7. hippocrates VII., son of Praxianax of Cos, who belonged to the family of the Asclepiadae, and wrote some medical works. His date is unknown. (Suid. Ibid.)

8. hippocrates, a Greek writer on veterinary surgery, who is supposed to have lived about the middle of the fourth century after Christ. His remains are to be found in the collection of writers on this subject, first published in Latin by Ruel- lius, Paris, 1530, fol., and afterwards in Greek by Grynaeus, Basel, 1537, 4to. They are also added to the editions of Hippocrates published by Vander Linden, Lugd. Bat. 1665, 8vo., and that of Naples, 1757, 4to. They have been also pub­ lished in a separate form, in Greek, Latin, and Italian, Rom. 1814, 8vo.; edited by P. A. Valen- tini. (See Choulant, Handb. der Buclierkunde fur die Aeltere Medicin.) [W. A. G.]

HIPPOCRATES, the second of that name, and in some respects the most celebrated physician of ancient or modern times ; for not only have his writings (or rather those which bear his name) been always held in the highest esteem, but his personal history (so far as it is known), and the literary criticism relating to his works, furnish so much matter for the consideration both of the scholar, the philologist, the philosopher, and the man of letters, that there are few authors of antiquity about whom so much has been written. Probably the readers of this work will care more for the literary than for the medical questions connected with Hippocrates ; and accordingly (as it is quite impossible to discuss the whole subject fully in these pages) the strictly scientific portion of this article occupies less space than the critical; and this arrangement in this place the writer is inclined to adopt the more readily, because, while there are many works which contain a good account of the scientific' merits of the Hippocratic writings, he is not aware of one where the many literary problems arising from them have been at once fully discussed and satisfactorily determined. This task he is far from thinking that he has himself accomplished, but it is right to give this reason for treating the scientific part of the subject much less fully than he would have done had he been writing for a professed medical work.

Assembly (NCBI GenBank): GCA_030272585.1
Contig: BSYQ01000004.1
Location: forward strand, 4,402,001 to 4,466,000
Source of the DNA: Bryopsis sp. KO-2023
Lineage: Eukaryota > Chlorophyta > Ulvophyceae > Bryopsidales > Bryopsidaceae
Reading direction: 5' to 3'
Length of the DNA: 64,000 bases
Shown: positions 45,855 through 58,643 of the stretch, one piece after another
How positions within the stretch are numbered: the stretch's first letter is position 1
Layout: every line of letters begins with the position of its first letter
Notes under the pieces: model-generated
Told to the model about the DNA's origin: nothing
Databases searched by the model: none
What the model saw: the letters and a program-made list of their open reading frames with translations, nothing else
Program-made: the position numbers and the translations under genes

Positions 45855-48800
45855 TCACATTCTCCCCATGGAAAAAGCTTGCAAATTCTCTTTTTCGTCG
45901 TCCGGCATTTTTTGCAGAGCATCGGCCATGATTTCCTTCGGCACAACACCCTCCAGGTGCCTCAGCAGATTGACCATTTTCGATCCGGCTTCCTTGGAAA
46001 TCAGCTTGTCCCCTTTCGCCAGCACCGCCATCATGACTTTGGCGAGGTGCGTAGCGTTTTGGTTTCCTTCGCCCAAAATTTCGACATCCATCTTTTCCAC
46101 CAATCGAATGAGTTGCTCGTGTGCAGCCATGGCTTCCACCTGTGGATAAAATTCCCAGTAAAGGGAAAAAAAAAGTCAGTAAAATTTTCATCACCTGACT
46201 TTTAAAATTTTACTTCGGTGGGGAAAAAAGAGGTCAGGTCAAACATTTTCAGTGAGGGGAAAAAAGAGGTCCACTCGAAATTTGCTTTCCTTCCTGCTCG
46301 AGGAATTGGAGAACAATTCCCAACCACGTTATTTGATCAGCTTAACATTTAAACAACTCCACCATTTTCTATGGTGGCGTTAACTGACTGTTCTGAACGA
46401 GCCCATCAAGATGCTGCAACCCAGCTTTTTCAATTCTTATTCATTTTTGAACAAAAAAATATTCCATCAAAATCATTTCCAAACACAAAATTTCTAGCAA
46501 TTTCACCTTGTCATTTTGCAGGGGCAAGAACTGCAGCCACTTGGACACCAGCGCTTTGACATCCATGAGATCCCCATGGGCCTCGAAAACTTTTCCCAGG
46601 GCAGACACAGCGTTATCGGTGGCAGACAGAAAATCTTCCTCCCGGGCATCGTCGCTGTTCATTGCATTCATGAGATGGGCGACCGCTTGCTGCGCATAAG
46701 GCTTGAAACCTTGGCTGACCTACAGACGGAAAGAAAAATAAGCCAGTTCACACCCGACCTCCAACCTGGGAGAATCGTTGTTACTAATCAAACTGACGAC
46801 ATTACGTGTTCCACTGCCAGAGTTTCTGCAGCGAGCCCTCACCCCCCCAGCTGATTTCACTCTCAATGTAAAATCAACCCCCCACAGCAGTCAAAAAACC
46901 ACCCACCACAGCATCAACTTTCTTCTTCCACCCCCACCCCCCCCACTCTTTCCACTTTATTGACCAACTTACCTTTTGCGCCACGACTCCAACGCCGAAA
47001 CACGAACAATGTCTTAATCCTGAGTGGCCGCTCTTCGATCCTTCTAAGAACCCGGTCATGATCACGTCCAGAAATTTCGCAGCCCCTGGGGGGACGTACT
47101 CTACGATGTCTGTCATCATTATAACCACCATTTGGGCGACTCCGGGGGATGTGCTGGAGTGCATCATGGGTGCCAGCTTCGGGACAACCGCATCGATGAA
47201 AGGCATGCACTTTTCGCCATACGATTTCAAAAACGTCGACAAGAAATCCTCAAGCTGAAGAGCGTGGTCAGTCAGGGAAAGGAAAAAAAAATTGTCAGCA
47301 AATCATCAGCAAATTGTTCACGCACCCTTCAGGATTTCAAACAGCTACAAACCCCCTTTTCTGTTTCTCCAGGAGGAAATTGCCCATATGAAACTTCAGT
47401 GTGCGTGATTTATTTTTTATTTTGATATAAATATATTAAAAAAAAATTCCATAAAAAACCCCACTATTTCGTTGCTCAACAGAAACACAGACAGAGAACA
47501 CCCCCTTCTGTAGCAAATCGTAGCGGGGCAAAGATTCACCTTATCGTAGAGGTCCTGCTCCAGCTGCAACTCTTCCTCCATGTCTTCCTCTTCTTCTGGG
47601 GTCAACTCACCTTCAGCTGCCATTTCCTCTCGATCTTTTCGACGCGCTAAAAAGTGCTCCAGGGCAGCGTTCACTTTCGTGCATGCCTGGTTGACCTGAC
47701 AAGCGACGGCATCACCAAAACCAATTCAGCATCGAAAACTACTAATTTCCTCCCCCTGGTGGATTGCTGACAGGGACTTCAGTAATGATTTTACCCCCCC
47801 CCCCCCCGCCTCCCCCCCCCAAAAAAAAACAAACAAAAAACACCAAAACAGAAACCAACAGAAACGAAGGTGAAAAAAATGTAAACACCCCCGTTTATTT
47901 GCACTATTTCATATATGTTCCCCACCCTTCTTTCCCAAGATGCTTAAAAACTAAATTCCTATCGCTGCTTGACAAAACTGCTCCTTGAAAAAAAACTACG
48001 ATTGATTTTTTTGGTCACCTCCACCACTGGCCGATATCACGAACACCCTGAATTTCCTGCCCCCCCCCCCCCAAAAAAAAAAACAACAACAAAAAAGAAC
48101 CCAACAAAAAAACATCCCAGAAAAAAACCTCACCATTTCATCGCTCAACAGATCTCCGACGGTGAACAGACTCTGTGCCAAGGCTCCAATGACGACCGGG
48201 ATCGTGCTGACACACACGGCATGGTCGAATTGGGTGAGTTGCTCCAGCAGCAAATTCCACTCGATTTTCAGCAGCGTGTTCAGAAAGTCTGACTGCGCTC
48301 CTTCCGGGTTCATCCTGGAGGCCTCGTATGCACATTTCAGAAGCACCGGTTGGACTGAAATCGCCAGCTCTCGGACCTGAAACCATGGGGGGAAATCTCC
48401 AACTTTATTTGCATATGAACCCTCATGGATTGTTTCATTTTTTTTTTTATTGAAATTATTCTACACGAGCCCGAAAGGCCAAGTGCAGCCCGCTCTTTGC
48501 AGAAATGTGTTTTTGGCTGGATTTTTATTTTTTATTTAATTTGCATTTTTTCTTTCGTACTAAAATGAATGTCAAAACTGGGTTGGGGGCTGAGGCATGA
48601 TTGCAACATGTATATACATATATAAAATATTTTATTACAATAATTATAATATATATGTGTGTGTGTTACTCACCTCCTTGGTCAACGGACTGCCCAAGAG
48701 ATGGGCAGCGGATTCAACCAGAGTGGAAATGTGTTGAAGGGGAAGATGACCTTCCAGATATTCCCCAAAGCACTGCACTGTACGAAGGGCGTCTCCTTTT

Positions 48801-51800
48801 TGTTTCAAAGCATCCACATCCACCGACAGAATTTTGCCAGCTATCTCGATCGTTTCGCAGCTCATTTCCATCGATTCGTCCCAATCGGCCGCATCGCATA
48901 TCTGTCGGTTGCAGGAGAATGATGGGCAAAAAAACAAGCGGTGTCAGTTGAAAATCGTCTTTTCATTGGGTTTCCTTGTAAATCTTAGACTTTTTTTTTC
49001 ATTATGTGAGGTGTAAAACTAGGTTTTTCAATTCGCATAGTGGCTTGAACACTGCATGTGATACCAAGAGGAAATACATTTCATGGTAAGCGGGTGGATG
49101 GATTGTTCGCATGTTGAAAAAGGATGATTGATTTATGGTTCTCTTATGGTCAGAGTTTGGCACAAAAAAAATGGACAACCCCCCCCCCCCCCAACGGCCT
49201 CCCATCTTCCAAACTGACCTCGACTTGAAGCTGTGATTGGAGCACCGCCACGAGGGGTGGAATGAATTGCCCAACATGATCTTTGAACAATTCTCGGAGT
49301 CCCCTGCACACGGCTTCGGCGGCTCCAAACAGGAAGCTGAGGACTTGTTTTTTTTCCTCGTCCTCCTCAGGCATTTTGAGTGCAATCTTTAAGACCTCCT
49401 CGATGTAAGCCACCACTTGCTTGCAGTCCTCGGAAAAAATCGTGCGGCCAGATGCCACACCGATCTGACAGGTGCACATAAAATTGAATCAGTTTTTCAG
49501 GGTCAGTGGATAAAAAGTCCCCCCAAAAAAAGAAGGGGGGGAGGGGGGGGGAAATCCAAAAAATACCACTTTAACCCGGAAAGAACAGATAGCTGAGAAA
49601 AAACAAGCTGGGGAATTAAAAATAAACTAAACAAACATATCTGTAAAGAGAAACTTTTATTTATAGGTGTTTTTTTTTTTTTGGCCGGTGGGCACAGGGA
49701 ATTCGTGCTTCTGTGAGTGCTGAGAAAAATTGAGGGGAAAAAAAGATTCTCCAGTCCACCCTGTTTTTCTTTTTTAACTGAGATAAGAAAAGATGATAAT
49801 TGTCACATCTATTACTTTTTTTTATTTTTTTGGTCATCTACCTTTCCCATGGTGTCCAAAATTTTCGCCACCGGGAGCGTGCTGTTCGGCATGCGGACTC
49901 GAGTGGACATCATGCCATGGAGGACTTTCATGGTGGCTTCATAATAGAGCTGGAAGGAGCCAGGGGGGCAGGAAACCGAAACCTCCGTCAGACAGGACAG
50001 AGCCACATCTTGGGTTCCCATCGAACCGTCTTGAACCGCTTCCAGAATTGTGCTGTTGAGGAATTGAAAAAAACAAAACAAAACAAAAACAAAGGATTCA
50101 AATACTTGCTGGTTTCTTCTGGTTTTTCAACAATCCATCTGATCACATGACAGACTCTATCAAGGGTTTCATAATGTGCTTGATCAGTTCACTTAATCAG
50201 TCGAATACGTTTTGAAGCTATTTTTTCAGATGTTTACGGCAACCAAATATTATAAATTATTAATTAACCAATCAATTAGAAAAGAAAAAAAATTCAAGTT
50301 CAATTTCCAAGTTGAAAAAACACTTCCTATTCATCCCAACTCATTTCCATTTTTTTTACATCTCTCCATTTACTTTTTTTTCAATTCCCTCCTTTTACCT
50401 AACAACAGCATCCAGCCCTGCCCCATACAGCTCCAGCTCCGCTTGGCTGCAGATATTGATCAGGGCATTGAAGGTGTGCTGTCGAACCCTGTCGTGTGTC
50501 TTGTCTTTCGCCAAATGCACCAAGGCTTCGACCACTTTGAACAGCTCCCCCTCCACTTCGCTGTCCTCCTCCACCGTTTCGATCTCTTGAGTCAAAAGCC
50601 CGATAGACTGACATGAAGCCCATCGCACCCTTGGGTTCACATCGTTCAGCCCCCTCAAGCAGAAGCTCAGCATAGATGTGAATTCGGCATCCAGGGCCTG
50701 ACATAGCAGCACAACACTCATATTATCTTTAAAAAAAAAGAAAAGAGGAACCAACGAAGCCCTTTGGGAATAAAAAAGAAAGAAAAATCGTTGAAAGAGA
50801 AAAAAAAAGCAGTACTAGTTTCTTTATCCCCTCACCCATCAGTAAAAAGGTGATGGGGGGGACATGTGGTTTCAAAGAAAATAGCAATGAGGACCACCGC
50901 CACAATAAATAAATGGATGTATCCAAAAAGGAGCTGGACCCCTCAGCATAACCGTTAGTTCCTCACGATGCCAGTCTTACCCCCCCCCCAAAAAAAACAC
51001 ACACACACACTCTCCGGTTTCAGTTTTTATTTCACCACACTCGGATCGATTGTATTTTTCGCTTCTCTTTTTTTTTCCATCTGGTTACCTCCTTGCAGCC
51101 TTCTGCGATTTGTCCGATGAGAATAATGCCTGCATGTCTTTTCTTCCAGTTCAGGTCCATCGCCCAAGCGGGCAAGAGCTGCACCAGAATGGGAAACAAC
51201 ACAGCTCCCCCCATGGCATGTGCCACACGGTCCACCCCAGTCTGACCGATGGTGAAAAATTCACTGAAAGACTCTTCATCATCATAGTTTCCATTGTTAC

A parallel has more than once been drawn be­tween " the Father of Medicine " and " the Father of Poetry ;" and, indeed, the resemblances between the two, both in their personal and literary history, are so evident, that they could hardly fail to strike any one who was even moderately familiar with classical and medical literature. With respect to their personal history, the greatest uncertainty exists, and our real knowledge is next to nothing ; although in the case of both personages, we have professed lives written by ancient authors, which, however, only tend to show still more plainly the ignorance that prevails on the subject. Accordingly, as might be expected, fable has been busy in sup­plying the deficiencies of history, and was for a time fully believed ; till at length a re-action fol­lowed, and an unreasoning credulity was succeeded by an equally unreasonable scepticism, which reached its climax when it was boldly asserted that neither Homer nor Hippocrates had ever ex-